Posted June 07, 2018 06:00:00A new outbreak of the Zika Virus has claimed the lives of at least 22 people in Australia.
The outbreak was triggered by a case of the disease in Melbourne.
In a statement released on Wednesday, Health Minister Greg Hunt said the outbreak had affected around 1,500 people in a country with a population of about 7.5 million.
He said the virus had been linked to a small outbreak in Brazil and an outbreak in South Africa.
He also said it was “not unusual for small outbreaks to lead to large outbreaks” in the world.
“We are now facing an outbreak that is far bigger than anything we have ever seen,” he said.
“This is a major threat to the Australian way of life and we are prepared to respond in a way that is proportionate to the scale of the situation.”
Dr Michael Reith, the director of the Institute of Public Health and Health Services, said the first cases of Zika had occurred in Brazil, but that more cases were likely to follow.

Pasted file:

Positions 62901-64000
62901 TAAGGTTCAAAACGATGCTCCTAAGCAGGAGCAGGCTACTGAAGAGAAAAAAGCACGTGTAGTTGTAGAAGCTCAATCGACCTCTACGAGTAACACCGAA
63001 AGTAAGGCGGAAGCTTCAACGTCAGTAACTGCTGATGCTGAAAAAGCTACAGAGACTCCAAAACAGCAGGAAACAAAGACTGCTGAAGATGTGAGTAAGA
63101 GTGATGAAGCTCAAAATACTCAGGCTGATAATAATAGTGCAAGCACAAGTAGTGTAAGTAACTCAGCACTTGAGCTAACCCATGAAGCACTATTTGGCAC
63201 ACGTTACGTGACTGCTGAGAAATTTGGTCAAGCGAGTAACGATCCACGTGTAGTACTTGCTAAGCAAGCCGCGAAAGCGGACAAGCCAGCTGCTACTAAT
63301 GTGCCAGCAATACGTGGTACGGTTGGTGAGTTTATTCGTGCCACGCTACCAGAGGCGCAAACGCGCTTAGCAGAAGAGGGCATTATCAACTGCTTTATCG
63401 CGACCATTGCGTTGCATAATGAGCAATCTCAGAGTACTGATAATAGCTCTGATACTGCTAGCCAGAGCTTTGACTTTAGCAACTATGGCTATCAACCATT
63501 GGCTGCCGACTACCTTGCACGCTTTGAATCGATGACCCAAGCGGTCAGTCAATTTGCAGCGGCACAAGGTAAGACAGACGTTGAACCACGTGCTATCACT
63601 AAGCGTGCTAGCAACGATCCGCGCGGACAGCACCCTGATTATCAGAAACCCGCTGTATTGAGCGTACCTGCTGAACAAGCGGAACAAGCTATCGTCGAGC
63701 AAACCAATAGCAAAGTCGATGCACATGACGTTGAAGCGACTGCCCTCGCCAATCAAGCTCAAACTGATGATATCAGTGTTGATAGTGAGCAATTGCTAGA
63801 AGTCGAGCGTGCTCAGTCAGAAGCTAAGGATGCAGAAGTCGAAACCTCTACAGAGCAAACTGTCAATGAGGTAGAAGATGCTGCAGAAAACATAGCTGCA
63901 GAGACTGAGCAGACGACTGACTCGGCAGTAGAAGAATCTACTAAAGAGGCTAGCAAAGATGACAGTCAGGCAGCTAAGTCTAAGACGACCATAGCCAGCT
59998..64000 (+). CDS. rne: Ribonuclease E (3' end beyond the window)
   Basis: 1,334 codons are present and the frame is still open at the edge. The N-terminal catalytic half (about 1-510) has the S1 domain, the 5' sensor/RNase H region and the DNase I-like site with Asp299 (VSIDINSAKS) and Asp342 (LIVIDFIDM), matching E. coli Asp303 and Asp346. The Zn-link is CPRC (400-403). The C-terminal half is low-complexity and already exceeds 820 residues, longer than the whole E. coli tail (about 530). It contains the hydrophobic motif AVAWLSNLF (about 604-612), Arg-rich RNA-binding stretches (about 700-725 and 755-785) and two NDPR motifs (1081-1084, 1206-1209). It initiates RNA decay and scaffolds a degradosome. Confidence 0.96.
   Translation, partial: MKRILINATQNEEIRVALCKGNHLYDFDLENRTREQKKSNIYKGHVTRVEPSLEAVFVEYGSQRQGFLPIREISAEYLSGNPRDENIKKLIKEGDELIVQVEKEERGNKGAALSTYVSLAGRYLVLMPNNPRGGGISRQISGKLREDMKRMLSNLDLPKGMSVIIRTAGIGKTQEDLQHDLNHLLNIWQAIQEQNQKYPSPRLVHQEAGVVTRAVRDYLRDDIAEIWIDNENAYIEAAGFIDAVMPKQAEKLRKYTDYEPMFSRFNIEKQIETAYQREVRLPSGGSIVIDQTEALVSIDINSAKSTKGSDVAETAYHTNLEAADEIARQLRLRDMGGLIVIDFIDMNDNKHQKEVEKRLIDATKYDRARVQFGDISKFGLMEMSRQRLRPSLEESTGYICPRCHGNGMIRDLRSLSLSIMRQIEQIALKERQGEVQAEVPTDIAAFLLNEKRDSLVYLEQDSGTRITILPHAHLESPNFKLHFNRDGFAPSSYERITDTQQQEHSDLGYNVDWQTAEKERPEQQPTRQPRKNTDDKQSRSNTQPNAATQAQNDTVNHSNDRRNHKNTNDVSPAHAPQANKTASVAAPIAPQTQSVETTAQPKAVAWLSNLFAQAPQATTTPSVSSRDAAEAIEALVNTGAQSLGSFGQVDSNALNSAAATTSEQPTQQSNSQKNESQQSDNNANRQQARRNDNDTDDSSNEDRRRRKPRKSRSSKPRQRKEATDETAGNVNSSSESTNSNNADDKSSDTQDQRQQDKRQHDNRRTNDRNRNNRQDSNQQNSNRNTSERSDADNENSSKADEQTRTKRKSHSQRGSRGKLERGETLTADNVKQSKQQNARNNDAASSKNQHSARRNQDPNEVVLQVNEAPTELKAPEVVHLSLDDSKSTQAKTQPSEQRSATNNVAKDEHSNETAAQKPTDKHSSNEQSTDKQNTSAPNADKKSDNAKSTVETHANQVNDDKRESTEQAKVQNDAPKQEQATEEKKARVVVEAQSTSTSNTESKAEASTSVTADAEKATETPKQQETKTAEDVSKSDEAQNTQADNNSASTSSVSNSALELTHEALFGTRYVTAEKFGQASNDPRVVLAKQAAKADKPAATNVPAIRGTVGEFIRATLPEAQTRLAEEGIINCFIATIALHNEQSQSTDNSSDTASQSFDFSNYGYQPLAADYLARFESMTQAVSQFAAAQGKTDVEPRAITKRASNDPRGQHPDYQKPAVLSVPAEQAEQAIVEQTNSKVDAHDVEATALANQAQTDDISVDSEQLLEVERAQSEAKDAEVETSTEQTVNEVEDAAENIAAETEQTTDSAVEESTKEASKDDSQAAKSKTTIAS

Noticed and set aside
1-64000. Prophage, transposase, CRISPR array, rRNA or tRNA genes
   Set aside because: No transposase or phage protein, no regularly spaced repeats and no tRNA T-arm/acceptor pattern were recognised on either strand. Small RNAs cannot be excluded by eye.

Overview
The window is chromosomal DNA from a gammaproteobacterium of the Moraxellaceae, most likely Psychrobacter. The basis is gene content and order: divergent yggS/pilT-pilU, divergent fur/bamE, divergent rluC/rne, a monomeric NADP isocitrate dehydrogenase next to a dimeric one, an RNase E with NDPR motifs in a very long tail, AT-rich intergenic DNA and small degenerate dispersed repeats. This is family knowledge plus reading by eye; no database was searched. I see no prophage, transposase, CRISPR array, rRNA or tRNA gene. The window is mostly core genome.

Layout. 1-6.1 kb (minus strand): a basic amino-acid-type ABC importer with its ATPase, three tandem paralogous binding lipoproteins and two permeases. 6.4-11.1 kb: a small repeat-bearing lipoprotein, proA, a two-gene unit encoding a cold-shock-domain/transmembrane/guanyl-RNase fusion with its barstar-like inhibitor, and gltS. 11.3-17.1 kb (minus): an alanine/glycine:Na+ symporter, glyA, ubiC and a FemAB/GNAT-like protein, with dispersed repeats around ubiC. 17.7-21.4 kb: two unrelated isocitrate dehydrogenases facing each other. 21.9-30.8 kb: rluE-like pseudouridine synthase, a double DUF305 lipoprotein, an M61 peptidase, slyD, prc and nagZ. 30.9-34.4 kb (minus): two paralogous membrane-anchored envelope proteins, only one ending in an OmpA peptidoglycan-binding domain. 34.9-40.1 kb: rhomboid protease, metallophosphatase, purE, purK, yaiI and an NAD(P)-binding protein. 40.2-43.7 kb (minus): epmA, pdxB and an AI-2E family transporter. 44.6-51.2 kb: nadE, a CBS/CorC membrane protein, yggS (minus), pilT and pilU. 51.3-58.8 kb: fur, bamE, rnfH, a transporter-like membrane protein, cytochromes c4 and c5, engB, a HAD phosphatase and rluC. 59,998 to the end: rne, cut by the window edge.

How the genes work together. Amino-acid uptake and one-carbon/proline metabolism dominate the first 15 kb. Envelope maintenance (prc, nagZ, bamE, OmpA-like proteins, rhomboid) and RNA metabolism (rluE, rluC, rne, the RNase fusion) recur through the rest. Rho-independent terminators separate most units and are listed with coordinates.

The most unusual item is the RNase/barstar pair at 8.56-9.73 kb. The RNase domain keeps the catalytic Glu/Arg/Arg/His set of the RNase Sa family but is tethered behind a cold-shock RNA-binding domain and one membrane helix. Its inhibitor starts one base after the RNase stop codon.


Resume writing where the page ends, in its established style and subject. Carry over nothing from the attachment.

“There is a lot of concern around the spread of Zika,” Dr Reith said.
He warned that the virus was a major public health issue that could affect Australia’s economic and social health.
“If we continue on our current trajectory, we are heading for an unprecedented number of new cases, many of them with serious and debilitating consequences for people,” he told the ABC.
“A lot of people are concerned that there will be a lot more outbreaks, so we should prepare to be on edge.”‘
There is no silver bullet’Experts have warned that Australia should not focus solely on controlling the spread.
Dr Reith also warned that there is no “silver bullet” that would eradicate the Zika epidemic.
“It is clear that we are not going to stop the virus, but we are going to take the right actions to stop it, as we have done in Brazil,” he explained.
“I don’t know if we are there yet, but it is a very real possibility that we will be in a position where we will have a virus like the one that caused the pandemic.”
That will put us in an uncomfortable position.
“Zika is a virus transmitted by the Aedes aegypti mosquito, which lives in the tropical Pacific Ocean and spreads through sexual contact.
It can be spread via the bite of an infected person, coughing, sneezing or sneezer.
It has been linked in the US with a rash and fever.